However, this is much less of an issue with opaque pigments. While it is true that the medium is suspended in water, I don't think this is a major dilution issue (it's just a small amount of water). Rather, the problem is the amount of "filler" that's added to the paint to give it more volume. Fluid acrylics, by contrast, have a higher pigment load, because they don't contain a thickening agent. Again, it all depends on the quality of the paint; some of the best (but affordable) artist-quality oil paints still have some kind of filler. The ones that don't are too expensive for most art student's budgets. But there's no question that oils have a slightly higher pigment load. On the other hand, most artists extend their paint with mediums anyway, so it's a bit of a toss-up.

    Adding to everything that's been said so far, a big advantage that nobody's mentioned yet is the fact that the acrylic medium is nontoxic. It's watersoluble (no need for harmful solvents), and most of the mediums are nontoxic. Oil, by contrast, can only be thinned either using a solvent such as turpentine or mineral spirit, or a fast drying medium (or more oil, but that may conflict with the fat-over-lean rule). Unfortunately, most oil mediums and alkyds contain a solvent of some kind (the only exception, to the best of my knowledge, being walnut alkyd). There are water-mixable oils available, but more difficult to come by.

    If health is an issue, stay away from solvents, or any medium bearing a health label. Unless you're using water-mixable oils, get the smoothest, softest ones you can find. If necessary, thin with walnut alkyd; and to clean your brush, just use safflower oil OR a nontoxic brush cleaner.


    Speaking of mediums, acrylics have a much wider range of gels, liquids, etc. that allow you to do just about anything with them. Oil mediums, for the most part, only affect the consistency/flow, drying time, and surface sheen of the paint. With acrylics, you have mediums that will do all of that, but also pumice gels, molding paste, gels that completely change the way the paint handles (such as tar gel), self-levelling mediums, and more. Probably not the best thing for representational work, but great to experiment with.

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    [QUOTE=MidgardSerpent;1499036]I still can't manage to really make colors pop. Of course it's not all dependent on medium. . ./QUOTE]

    Yup, that’s not a problem with medium – it’s a problem with color use.

    Quote Originally Posted by john.red View Post
    chris bennett from this forum (who I think also uses acrylics?)
    Indeed, Chris uses acrylics.

    I think you are awesome, and I wish you the best in your endeavors, but I am tired of repeating myself, I am very busy with my new baby, and I am no longer a regular participant here, so please do not contact me to ask for advice on your career or education. All of the advice that I have to offer can already be found in the following links. Thank you.

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    Quote Originally Posted by MidgardSerpent View Post
    I still can't manage to really make colors pop. Of course it's not all dependent on medium, I know you can make colors stand out more with cool vs warm and light vs dark, but I thought that oils would help since I usually hear people say that color vibrancy is one of the big advantages of oils over acrylics.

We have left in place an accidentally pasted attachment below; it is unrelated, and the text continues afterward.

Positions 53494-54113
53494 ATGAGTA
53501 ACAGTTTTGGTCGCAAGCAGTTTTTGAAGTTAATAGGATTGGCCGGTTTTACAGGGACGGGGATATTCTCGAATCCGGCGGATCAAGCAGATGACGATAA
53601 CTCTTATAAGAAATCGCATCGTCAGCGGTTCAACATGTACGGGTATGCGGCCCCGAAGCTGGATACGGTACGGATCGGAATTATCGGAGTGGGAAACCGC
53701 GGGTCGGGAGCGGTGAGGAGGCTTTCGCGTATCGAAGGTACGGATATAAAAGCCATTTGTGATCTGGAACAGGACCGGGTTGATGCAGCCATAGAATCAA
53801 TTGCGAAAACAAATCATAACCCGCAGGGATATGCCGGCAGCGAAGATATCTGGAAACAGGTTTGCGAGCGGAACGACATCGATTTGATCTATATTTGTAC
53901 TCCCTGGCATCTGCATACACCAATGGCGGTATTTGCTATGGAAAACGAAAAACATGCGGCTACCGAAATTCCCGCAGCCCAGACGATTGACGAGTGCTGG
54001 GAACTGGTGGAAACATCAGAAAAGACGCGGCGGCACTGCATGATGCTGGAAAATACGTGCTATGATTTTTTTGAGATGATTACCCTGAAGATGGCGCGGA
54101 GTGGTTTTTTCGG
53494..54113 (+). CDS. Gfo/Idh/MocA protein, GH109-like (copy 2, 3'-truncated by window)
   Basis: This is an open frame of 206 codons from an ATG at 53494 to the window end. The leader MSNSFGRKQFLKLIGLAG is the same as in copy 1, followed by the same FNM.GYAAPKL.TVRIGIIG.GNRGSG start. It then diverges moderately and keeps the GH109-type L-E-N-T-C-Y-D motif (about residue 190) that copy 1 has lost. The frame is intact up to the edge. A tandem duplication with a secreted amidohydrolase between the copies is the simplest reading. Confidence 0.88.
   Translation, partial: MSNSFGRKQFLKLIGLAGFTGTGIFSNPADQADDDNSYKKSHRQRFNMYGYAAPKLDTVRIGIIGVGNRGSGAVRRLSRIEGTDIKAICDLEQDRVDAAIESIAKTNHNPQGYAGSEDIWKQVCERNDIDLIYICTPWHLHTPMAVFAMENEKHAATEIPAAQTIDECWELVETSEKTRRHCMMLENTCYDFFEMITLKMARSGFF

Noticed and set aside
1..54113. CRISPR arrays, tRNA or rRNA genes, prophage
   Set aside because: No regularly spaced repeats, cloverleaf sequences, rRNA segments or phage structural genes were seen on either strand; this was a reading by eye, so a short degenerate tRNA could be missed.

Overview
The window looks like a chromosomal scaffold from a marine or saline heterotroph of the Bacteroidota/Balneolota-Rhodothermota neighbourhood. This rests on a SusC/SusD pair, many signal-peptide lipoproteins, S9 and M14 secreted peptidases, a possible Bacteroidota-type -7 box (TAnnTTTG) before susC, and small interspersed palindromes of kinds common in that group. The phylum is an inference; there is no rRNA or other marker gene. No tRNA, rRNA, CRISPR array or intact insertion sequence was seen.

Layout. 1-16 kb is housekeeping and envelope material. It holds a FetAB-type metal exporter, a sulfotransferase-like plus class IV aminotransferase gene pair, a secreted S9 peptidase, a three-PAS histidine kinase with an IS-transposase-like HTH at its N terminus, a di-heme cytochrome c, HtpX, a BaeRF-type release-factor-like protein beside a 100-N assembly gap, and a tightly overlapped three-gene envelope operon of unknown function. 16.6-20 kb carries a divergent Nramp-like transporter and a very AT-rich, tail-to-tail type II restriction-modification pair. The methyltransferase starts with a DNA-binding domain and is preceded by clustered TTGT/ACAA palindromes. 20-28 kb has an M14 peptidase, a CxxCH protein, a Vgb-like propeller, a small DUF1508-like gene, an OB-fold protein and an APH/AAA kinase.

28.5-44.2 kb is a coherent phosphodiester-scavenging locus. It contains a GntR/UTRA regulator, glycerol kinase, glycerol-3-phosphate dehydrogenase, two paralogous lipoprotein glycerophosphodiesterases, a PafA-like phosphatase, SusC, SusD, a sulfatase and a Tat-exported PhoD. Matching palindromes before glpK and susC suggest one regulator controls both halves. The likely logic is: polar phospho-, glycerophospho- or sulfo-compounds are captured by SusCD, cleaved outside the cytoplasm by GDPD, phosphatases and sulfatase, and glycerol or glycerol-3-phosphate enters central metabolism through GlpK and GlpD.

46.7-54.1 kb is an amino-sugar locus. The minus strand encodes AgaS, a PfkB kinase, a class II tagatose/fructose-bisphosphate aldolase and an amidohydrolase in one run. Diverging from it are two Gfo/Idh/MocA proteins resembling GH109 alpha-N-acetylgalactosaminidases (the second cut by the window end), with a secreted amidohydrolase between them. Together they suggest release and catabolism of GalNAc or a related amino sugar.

I don't plan on using oils in the immediate future yet, but I thought I'd ask around a bit.
    Again, it all depends on the quality of the paint. Cheap student-quality oils will have a much lower pigment load than artist-quality acrylics. Also, better-quality pigments give better results; so don't base your entire colour palette on series one pigments.

    It also has a lot to do with your colour mixes. Even the best quality paints will end up looking like crap if you turn it into sludge. So be careful with your mixes, and use white as little as possible.


    In either case, I'd definitely recommend using more medium. In my experience, whether it be oil or acrylic, my colours have always appeared more brilliant by adding more medium.

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    wow,I didnt expect this thread to have so much information after I get back from work

    Thanks to everyone who replyed to this. Not a year have past since I started using tradional medium and yes, I'll try oils and see my self what I love more.

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    Quote Originally Posted by Azeroth View Post
    Again, it all depends on the quality of the paint. Cheap student-quality oils will have a much lower pigment load than artist-quality acrylics. Also, better-quality pigments give better results; so don't base your entire colour palette on series one pigments.
    I use two brands mostly, 'Winsor & Newton Galeria' and 'Amsterdam', I think they're student quality brands.


    It also has a lot to do with your colour mixes. Even the best quality paints will end up looking like crap if you turn it into sludge. So be careful with your mixes, and use white as little as possible.
    You mean pure white? Along the same line how you shouldn't use pure black because it flattens out an image? The highlights on the paper roll where almost pure titanium white with a bit of yellow added to it, because I thought that would make it stand out the most.



    In either case, I'd definitely recommend using more medium. In my experience, whether it be oil or acrylic, my colours have always appeared more brilliant by adding more medium.